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A quick thought experiment: imagine you take an empty gas cylinder and fill it up with a solid material. Et voilà, now the gas tank can store even more gas than before! Sounds bizarre, right? Well, let us introduce you to the world of Metal-Organic Frameworks (MOFs).
Metal-Organic Frameworks (MOFs) are the next generation of highly-porous materials which outperform the conventionally used activated carbon, zeolites and silica gels in a multitude of different physico-chemical aspects. MOFs are versatile materials and attract broad interest in both academic and industrial research due to their plethora of applications in different industrial fields. One of the most promising markets is gas storage, where innovative applications are made possible through MOFs.
Natural gas is considered a benign alternative to liquid fossil fuels, which are to date the main source of energy for transportation, power generation and heating. In recent years, the exploitation of shale gas has been gaining momentum. Therefore, the demand for a more efficient way to store the extracted gas is rising. Conventional methods rely mainly on either gas compression or gas liquefaction. The drawbacks of both methods are the inherent safety aspects of storing vast amounts of compressed gas, and gas liquefaction itself is an energy- and cost-intensive process. A viable solution for these problems is adsorptive gas storage. MOFs comprise a low density (weight per volume) while offering high surface areas: surface areas can range up to 10,000 square meters (roughly one soccer field) per gram! Hence, MOFs are seen as ideal materials for gas storage technology. The gas molecules interact with the surfaces of the pores and are subsequently stacked inside the framework, which allows an increased packing density. This additional adsorption effect explains the increased gas amount per container in the aforementioned thought experiment.
MOFs have already been successfully employed in natural gas vehicles (NGVs) and stationary methane storage to achieve higher tank capacities. In 2007, a natural-gas-powered car equipped with a MOF tank successfully participated in the EcoFuel Asia Tour going from Germany to Thailand. The MOF container showed 30% higher storage capacity compared to conventional pressurized containers that yielded in an increased driving range of approximately 20%. More recently, a specific MOF (MOF-519) was described as having exceptional natural gas storage capacity; the cylinder with MOF-519 could store three times the amount of methane compared to the “empty” one.1
Although natural gas is proving to be a good alternative to liquid fossil fuels in the medium term, hydrogen seems to be one of the most promising energy carriers for the future. It exhibits the highest energy density by weight (for example, hydrogen carries 142 MJ/kg while diesel and methane carry around 48 and 56 MJ/kg, respectively). One of the biggest issues besides the safety aspects, however, is its energy density per volume. Present hydrogen storage technologies for mobile applications compress the hydrogen to high pressures up to 700 atmospheres, which finds low customer acceptance. Also in this case, MOFs are one of the most promising adsorption materials for storing hydrogen at low pressures (around 100 atmospheres) and are being extensively studied to build safe and efficient hydrogen tanks of the future.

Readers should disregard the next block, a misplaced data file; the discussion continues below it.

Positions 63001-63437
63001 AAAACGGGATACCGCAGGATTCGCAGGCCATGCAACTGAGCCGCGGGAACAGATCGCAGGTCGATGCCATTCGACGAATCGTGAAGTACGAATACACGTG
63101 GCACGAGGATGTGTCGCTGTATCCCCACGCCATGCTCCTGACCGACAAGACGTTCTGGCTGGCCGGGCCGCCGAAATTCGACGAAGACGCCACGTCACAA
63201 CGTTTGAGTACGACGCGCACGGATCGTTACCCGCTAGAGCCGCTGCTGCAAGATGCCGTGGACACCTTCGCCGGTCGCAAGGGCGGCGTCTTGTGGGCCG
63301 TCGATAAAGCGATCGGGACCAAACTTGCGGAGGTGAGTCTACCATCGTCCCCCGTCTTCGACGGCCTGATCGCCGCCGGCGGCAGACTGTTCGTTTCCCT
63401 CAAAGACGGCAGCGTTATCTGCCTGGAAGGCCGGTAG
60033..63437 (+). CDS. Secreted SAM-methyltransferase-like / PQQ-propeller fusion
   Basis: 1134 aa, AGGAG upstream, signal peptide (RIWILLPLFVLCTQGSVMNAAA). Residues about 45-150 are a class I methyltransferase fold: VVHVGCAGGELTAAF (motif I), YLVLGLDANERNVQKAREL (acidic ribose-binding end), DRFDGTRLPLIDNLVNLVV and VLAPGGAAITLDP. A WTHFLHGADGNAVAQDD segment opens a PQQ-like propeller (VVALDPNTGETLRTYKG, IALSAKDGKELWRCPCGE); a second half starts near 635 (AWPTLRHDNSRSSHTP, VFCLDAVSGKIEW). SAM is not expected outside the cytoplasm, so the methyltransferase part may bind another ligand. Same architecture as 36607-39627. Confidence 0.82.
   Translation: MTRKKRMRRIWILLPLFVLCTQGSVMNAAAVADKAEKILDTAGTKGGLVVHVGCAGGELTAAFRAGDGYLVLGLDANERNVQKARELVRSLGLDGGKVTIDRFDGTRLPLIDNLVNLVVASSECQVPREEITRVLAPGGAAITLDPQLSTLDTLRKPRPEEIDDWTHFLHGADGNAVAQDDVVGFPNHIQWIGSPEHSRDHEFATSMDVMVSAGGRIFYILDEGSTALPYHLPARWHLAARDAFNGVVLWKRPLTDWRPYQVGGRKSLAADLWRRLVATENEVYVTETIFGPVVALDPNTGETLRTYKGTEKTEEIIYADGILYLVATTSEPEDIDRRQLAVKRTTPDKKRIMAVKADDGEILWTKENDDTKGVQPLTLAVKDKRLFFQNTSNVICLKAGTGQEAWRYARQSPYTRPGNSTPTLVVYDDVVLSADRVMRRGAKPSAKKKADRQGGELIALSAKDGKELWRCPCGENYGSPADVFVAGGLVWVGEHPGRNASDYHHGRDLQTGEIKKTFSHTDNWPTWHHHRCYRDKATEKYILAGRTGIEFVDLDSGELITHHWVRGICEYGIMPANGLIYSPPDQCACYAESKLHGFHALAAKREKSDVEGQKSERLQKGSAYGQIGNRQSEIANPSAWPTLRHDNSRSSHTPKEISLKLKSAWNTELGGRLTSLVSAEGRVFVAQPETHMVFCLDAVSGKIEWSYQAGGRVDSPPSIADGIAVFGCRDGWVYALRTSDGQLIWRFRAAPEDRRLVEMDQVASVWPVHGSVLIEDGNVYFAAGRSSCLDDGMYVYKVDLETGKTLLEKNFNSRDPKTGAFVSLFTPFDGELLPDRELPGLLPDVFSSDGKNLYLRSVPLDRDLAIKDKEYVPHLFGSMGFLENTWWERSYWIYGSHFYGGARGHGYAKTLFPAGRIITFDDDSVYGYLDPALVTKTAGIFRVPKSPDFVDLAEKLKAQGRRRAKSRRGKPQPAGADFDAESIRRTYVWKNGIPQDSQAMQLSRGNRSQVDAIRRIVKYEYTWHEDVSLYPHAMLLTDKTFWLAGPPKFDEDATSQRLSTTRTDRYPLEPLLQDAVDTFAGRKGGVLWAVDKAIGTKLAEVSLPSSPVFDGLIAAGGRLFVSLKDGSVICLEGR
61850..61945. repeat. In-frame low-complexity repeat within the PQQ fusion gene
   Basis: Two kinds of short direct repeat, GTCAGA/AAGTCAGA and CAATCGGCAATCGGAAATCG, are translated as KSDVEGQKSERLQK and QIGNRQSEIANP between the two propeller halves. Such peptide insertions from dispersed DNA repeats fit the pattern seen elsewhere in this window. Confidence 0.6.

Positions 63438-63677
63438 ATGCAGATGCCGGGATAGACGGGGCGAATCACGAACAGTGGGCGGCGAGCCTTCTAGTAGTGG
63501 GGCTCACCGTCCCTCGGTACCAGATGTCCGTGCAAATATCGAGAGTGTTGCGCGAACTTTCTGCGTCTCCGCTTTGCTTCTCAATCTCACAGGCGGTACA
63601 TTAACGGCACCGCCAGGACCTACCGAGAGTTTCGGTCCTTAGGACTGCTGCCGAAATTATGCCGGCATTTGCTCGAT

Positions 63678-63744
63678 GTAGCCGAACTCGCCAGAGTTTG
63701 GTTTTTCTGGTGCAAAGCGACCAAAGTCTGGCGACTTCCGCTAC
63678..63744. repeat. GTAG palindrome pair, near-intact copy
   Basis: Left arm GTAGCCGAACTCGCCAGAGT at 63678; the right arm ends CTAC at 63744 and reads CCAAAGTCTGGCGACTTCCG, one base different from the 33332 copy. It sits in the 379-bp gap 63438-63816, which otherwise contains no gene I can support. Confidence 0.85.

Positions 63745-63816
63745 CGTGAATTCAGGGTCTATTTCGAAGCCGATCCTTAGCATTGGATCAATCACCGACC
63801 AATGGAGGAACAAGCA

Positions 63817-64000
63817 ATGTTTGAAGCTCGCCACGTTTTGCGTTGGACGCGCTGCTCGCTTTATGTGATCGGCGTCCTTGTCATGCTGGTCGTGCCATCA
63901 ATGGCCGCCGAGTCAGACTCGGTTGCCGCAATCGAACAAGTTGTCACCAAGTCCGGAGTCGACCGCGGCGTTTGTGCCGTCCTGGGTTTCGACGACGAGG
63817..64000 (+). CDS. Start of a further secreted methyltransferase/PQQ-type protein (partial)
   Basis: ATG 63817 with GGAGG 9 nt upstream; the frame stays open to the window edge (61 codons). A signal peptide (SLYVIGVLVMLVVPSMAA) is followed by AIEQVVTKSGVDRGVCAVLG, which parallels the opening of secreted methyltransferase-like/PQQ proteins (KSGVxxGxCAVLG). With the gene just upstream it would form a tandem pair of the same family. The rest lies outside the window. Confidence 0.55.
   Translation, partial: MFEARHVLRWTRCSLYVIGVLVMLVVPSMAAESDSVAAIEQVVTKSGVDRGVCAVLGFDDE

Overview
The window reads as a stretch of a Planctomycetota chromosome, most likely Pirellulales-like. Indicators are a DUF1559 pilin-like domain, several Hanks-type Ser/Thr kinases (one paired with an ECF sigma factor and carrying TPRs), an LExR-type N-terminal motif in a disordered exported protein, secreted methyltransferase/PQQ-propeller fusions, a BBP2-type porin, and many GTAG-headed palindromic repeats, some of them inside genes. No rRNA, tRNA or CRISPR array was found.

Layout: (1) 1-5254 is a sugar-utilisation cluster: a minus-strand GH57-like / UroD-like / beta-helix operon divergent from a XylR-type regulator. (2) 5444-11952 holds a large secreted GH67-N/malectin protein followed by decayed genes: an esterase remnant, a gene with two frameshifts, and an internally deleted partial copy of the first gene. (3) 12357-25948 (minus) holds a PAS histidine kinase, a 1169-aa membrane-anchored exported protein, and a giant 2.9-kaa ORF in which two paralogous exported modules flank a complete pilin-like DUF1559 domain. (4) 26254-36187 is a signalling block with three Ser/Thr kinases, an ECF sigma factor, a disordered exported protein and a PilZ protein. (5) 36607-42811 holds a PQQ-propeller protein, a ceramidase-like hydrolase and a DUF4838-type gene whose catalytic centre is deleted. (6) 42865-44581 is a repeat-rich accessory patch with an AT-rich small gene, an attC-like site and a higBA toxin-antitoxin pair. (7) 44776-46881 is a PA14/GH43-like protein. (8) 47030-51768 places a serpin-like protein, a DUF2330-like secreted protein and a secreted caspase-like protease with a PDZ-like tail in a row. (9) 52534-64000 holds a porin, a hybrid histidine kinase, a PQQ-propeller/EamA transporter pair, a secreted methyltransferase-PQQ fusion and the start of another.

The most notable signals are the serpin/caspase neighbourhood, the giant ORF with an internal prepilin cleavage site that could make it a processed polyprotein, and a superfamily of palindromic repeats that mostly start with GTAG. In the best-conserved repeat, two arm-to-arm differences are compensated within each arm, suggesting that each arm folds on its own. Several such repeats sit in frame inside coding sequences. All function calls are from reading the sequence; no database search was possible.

The development and industrial application of adsorption storage technologies depends a lot on the high-quality and scalable production of the material. A spin-off from the Paul Scherrer Institute (PSI), novoMOF AG has developed a highly-efficient production method for Metal-Organic Frameworks. The company has optimized the heat management system and established a continuous-flow process, allowing for scalable production of high-quality customized MOFs.
The company, partnering with leaders from different industries that are exploiting MOFs early as an innovation opportunity, has been working together with companies in the energy, catalyst manufacturing, environmental and medical device sectors. Gas storage is not the only possible application of the material: for example, customized MOF compounds can assist in greatly reducing the charging times of batteries, can prolong the lifetime of packaged food, or can be used to separate and purify gases such as carbon dioxide.
Daniel Steitz, CEO novoMOF AG.
The team was awarded the “venture Business Idea” award in 2016, was in the finals of the Swiss Technology Award 2016 in the category “Inventors”, was nominated for the “Pionierpreis 2017” and has been actively supporting the academic community by sponsoring major conferences on MOFs (5th International Conference on Metal-Organic Frameworks & Open Framework Compounds (MOF 2016) and 2nd European Conference on Metal-Organic Frameworks and Porous Polymers (EuroMOF2017)).
1 J. Am. Chem. Soc. 2014, 136, 5271−52